Taxonomy term

fungus

Fungi stabilize steep slopes

The steep slopes of Switzerland’s high Alps are unstable — with loose soil and few plants — which poses hazards such as shallow landslides. In a new study, researchers have found that the symbiosis between plant roots and mycorrhizal fungi helps ground gravelly hillsides, suggesting a possible eco-engineering tool to stabilize the slopes.

30 Jan 2017

Lack of fungi did not lead to copious Carboniferous coal

The Carboniferous Period is famous for supplying Earth with an abundance of coal deposits. According to one hypothesis, the formation of all this coal is explained by a proposed 60-million-year gap, or lag, between the spread of the forests globally about 360 million years ago and the rise of wood-eating microbes and fungi that could break down tough plant matter. But a new study refutes this idea, instead attributing the Carboniferous’ copious coal to the consolidation of the supercontinent Pangea.

25 May 2016

Land plants came prepared for terrestrial life

Plants colonized land between 450 million and 420 million years ago, and, once there, they drastically altered terrestrial landscapes and provided resources for animals leaving the oceans around the same time. One adaptation that helped plants gain a foothold on land is a symbiosis with fungi known as arbuscular mycorrhizae (AM), which help plants acquire water and key nutrients from the soil and are still associated with most land plants today. In return, plants provide the fungi with bioavailable carbon produced during photosynthesis. When this symbiosis evolved has remained unclear, but researchers recently discovered that it likely has roots in a group of freshwater algae ancestral to land plants.
 
22 Jan 2016

Peculiar shape of hair ice linked to fungus

If you have ever taken a morning hike through the woods and seen strange, silky-looking ice on fallen logs, you might have been observing a phenomenon that has puzzled hikers and scientists alike for at least a century. In a new study, researchers examining so-called hair ice have unraveled an explanation for these peculiar formations.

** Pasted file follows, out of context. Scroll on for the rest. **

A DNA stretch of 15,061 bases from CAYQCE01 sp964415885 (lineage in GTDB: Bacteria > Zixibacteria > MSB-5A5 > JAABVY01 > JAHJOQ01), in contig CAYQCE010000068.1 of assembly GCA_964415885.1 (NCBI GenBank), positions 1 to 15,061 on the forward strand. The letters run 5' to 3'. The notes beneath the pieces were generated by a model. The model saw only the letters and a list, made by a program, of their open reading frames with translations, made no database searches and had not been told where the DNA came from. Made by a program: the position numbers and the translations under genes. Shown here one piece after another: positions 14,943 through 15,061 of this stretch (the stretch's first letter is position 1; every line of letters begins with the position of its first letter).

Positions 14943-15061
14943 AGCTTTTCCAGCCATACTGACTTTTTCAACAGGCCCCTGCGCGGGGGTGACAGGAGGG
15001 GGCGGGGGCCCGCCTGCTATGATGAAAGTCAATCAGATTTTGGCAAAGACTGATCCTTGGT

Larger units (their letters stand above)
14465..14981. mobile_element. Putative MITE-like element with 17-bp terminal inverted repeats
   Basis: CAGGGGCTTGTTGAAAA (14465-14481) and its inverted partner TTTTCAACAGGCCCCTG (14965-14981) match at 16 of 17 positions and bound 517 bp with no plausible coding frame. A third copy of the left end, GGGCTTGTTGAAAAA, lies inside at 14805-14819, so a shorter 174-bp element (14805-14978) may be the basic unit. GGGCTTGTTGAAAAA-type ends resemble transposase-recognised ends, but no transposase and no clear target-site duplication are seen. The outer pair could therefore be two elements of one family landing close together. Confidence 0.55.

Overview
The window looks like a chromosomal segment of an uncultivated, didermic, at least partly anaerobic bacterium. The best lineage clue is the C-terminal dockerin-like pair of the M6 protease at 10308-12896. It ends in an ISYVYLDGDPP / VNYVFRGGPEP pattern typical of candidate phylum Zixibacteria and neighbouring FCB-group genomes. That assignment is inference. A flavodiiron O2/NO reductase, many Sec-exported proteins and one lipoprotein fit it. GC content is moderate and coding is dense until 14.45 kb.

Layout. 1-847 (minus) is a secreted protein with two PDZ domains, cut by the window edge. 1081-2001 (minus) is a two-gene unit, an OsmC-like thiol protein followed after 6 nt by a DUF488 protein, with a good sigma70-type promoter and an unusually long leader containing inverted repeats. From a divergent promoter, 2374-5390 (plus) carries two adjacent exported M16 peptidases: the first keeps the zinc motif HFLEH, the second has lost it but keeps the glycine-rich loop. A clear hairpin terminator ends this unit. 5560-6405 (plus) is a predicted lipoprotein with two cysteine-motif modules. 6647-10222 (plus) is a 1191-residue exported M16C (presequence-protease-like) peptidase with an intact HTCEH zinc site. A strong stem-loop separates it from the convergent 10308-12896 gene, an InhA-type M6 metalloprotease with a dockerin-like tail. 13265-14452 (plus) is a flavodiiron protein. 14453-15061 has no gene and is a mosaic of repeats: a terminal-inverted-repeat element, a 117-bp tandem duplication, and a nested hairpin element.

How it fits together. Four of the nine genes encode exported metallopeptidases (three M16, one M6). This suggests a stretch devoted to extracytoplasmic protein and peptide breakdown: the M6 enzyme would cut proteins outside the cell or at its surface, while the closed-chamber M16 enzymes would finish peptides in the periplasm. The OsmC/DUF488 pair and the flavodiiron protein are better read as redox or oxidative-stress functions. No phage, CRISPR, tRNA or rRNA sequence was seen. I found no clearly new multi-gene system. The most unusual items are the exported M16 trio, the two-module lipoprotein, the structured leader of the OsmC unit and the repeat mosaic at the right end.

13 Oct 2015

Amber-encased plant could be oldest known grass: Specimen may also preserve a Cretaceous-aged hallucinogen

Delicate grasses don’t preserve well in the fossil record, and evidence for grasses coexisting with dinosaurs is scant. But according to a new study, a chunk of 100-million-year-old amber recently discovered in Myanmar appears to contain the world’s oldest grass fossil — far more ancient than any fossil grasses previously found. What’s more, the specimen seems to be topped with the world’s oldest known ergot — a fungus containing ingredients used to make lysergic acid diethylamide, better known as LSD. But while the image of a 100-metric-ton sauropod grazing on hallucinogen-laced grass is intriguing, not everybody is convinced that the specimen is the real deal.

12 May 2015

Mysterious disease sounds the death knell for bats

These are dark days for bats. Hundreds of thousands of tiny white-nosed bats have died over the past few winters, falling to cave floors across the eastern United States. The killer is White Nose Syndrome, a mysterious disease inflicted by an unusual cold-loving fungus that attacks bats while they are hibernating. Come spring, as few as 5 percent of the bats in heavily infected roosts are still alive.

18 May 2011

Bats and white-nose syndrome = VA cavers, please stay out

Blogging on EARTH

The name sounds pretty innocuous, but white-nose syndrome (WNS) is rapidly becoming very bad news for bats; in just a couple of years, hundreds of thousands of hibernating bats in the northeastern United States with this fungus have died. Among the most affected are the little brown bat and the endangered Indiana bat.

26 Mar 2009